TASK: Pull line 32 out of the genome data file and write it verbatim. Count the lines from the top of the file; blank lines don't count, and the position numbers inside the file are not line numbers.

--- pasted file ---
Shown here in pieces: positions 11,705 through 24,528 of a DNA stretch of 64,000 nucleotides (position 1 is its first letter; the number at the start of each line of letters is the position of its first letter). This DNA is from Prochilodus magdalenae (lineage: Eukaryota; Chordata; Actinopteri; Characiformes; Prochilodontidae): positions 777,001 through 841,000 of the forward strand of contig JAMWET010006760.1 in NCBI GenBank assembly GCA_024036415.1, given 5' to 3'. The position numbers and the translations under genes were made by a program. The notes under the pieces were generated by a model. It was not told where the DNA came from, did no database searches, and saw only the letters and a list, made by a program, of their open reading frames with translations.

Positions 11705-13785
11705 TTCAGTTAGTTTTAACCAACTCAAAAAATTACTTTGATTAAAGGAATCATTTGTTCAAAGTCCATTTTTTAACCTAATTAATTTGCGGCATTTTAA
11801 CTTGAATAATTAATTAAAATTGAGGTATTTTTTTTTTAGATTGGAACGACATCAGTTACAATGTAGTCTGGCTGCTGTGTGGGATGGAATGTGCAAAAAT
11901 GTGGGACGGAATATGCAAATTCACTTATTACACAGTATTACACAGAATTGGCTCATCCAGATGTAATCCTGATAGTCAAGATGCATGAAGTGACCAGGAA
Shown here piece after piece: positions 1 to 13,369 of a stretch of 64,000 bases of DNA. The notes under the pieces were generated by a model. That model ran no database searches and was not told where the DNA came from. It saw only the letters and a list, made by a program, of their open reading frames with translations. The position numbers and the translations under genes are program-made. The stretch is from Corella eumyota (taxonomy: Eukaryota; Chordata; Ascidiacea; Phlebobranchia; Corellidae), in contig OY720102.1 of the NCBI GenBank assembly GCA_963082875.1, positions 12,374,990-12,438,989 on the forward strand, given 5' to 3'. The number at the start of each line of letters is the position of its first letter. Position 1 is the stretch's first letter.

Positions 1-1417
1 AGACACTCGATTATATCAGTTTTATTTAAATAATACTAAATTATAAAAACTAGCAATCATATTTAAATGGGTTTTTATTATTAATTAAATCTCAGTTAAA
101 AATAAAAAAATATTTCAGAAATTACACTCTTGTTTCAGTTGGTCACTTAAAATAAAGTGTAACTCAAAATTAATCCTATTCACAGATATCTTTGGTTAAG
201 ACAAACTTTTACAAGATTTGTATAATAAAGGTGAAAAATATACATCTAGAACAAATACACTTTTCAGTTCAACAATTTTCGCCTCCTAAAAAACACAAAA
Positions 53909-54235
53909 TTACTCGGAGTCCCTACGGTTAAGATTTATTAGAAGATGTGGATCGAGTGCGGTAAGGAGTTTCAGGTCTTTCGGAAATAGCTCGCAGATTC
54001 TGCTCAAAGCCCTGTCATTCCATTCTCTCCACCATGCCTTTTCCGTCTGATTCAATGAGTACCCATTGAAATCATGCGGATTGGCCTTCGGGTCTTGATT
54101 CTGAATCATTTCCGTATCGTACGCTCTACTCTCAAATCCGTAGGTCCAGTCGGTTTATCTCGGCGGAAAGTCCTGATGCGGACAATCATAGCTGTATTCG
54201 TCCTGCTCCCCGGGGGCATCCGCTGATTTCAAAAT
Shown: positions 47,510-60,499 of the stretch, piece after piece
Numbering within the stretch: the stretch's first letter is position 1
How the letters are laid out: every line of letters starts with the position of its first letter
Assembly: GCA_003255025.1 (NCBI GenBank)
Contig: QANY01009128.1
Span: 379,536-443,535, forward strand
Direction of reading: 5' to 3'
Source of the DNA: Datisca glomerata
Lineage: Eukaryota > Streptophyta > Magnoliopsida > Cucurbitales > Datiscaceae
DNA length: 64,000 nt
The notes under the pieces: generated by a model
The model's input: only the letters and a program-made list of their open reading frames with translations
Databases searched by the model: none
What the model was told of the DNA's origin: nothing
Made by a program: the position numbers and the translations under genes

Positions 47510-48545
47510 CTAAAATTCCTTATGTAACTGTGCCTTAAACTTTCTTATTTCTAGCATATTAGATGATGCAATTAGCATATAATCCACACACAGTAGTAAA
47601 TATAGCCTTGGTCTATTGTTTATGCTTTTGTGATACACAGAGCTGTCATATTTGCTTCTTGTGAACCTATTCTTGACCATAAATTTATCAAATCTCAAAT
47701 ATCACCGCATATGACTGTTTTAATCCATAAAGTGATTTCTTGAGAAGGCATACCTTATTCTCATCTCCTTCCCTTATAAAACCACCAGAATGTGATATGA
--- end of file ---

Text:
47510 CTAAAATTCCTTATGTAACTGTGCCTTAAACTTTCTTATTTCTAGCATATTAGATGATGCAATTAGCATATAATCCACACACAGTAGTAAA